Queen Size Family Sleeping Bag
A truly HUGE family camping bag, the Mammoth easily fits couples and even a child or pet. It’s nearly as big as a queen size bed, with zippers on both sides to get in and out without waking up your partner and controlling the temperature on each side. A third zipper on bottom means you
A truly HUGE family camping bag, the Mammoth easily fits couples and even a child or pet. It’s nearly as big as a queen size bed, with zippers on both sides to get in and out without waking up your partner and controlling the temperature on each side. A third zipper on bottom means you can separate the bag into two quilted blankets. Use the side zippers to connect an unlimited number of Mammoth bags. The Mammoth has two choices for warmth. The Green Mammoth bag is very warm, rated for -18°C/0°F and the Grey Mammoth bag is warm, rated for -7°C/+20°F and both are made with the same construction and materials as the highly-rated TETON Sports Celsius series sleeping bags. Both contain SuperLoft Elite 4-channel hollow fiber insulation with Double layer offset stitching. Shoulder baffle cinches around the top to trap warm air inside the bag. Full-length side draft tubes and Velcro tabs at the top of zippers keep zippers in place and cold air out. Drawstring mummy-style hood can be flipped over head and ears. Includes a massive stuff sack with compression straps. If you stuff rather than roll, we promise the bag will fit.The perfect bag for any family outing, the Teton Mammoth bag is comfortable, warm, and large enough to accommodate almost any camper–and sometimes even two or three. The Mammoth sports a soft cotton flannel lining with a temperature rating of 0 degrees F, helping campers stay cozy in almost any family camping locale. The bag’s shoulder baffle and pair of full-length zipper draft tubes, meanwhile, help keep warmth in and cold out, a must on chilly fall evenings. And campers who really want to insulate will delight in the adjustable mummy hood, which pulls down tight for extra warmth.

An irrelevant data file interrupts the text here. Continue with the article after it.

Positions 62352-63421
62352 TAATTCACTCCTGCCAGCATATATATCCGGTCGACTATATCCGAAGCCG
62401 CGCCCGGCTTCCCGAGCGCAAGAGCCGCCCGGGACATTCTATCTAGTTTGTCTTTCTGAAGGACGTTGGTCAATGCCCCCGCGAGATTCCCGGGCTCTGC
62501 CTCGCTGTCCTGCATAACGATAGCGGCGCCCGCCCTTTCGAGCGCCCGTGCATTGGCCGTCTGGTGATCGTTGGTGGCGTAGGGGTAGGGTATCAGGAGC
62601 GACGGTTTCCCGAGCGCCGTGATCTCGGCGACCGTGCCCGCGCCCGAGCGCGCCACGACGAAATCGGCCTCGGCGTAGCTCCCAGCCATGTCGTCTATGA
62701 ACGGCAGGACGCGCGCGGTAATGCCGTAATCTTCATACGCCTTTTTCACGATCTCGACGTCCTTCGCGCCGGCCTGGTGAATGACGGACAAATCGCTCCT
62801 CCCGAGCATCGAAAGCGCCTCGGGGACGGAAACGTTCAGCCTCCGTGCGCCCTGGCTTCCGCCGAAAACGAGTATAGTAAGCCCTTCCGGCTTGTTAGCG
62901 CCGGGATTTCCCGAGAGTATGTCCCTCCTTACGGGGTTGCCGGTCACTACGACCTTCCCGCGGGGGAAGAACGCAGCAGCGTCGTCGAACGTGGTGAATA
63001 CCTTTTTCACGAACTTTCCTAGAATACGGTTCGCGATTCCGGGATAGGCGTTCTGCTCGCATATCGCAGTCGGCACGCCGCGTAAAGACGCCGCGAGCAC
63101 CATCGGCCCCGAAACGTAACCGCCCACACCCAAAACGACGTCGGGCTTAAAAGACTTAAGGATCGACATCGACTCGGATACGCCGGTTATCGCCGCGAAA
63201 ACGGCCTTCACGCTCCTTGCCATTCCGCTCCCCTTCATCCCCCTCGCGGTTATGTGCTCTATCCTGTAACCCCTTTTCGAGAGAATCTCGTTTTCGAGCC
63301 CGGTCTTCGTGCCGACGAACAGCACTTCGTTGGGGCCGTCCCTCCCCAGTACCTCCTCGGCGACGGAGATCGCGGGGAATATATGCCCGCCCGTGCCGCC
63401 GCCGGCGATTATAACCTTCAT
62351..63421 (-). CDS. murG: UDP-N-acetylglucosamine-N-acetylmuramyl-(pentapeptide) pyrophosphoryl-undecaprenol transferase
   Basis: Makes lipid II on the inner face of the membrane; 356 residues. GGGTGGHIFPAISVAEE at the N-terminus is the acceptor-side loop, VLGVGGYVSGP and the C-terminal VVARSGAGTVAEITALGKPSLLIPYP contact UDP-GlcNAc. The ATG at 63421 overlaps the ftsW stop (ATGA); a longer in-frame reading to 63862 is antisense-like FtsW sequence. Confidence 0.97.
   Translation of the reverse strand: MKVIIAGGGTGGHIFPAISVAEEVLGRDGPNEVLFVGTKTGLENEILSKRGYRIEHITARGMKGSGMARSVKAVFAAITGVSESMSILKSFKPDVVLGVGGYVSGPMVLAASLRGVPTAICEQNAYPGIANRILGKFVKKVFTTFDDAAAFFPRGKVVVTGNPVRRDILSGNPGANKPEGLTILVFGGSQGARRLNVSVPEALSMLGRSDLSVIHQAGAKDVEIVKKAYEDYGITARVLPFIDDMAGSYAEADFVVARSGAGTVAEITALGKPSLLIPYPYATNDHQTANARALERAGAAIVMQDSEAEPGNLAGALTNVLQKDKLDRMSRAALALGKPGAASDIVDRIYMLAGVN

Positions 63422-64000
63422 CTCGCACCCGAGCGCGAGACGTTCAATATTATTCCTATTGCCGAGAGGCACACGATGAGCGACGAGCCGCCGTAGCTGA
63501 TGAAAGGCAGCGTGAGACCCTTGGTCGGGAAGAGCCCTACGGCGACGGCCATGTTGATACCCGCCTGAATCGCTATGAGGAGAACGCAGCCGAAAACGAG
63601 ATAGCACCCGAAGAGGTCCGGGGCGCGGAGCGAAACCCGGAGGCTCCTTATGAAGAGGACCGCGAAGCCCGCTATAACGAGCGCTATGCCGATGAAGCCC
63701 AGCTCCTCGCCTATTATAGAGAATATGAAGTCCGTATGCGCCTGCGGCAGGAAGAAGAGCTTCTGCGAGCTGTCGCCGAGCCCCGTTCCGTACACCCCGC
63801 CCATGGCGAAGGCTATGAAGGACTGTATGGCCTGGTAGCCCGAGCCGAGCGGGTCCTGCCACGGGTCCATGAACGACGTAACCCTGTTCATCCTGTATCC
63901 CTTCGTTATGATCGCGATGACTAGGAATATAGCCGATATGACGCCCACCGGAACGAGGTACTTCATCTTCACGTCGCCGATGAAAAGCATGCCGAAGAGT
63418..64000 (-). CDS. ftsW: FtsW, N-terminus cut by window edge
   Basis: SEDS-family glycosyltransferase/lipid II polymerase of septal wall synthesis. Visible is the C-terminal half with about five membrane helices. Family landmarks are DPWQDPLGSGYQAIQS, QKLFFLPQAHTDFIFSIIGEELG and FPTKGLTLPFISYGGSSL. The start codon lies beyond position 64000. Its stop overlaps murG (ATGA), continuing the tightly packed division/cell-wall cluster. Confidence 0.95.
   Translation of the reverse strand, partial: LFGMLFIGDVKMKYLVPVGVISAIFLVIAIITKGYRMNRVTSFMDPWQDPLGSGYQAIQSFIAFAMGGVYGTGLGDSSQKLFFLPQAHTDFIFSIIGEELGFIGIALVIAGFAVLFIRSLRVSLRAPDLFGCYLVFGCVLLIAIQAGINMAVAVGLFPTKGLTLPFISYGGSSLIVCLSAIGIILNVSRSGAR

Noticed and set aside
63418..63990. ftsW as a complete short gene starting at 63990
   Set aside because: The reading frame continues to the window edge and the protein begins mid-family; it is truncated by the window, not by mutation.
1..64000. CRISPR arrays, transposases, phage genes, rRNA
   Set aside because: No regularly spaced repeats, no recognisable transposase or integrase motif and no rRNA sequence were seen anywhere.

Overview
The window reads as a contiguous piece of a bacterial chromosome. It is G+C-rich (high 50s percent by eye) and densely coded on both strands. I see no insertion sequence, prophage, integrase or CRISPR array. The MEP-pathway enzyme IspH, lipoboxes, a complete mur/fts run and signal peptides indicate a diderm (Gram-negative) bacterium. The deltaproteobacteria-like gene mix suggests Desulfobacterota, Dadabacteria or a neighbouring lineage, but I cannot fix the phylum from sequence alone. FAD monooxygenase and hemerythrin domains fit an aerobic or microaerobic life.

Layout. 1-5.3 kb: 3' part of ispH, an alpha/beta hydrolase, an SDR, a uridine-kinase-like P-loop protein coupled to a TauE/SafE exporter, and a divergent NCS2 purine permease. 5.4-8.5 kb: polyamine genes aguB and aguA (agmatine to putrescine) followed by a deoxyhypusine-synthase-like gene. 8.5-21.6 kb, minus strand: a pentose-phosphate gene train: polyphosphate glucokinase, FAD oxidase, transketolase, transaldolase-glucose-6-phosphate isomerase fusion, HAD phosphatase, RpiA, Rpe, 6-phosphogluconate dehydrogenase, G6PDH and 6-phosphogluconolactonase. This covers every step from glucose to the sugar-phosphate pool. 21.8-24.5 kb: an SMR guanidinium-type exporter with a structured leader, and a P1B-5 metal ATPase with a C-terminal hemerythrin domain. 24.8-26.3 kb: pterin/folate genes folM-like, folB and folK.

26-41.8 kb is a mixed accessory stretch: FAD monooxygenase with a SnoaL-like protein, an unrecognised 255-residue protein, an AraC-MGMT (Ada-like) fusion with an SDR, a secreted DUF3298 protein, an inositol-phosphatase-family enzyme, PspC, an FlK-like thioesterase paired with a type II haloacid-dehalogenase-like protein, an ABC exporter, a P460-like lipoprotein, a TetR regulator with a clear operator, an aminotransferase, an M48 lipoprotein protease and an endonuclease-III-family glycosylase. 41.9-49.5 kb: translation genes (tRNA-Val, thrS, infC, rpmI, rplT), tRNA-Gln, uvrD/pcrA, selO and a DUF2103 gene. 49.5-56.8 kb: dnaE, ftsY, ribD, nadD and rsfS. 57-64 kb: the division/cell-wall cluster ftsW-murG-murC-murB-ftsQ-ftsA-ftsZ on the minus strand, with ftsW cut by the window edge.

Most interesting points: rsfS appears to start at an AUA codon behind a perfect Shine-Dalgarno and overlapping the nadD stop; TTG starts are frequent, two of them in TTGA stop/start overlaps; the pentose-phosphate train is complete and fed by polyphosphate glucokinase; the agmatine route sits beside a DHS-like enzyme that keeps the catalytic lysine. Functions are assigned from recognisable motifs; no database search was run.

But the real attention-getter is the Mammoth’s massive size, which can comfortably hold a pair of adults plus one small child, or as many as four young children at once. The large sleeping pocket makes this bag ideal for family trips to the beach, backyard sleepovers, and a ton of other people-intensive situations. Plus, should campers need to get out of the bag without disturbing their partners, they can simply use the full-length zipper on either side to make a quick exit.
Other features include internal storage pockets on both sides for holding keys, wallets, and other valuables and an Oxford nylon compression sack that makes the Mammoth easy to transport and store. The Mammoth measures 94 inches long by 62 inches wide and weighs 17 pounds. It’s also backed by a limited lifetime warranty.
Amazon.com Sleeping Bag Guide
Sleep Well: Finding the Right Sleeping Bag
Sleeping bag technology has come a long way from the days of cowboy bedrolls. These days, there are a number of high-tech materials and designs available to keep you warm during the coldest outings. Here’s a short list of things to keep in mind when you’re shopping for a bag:
Buy for Cold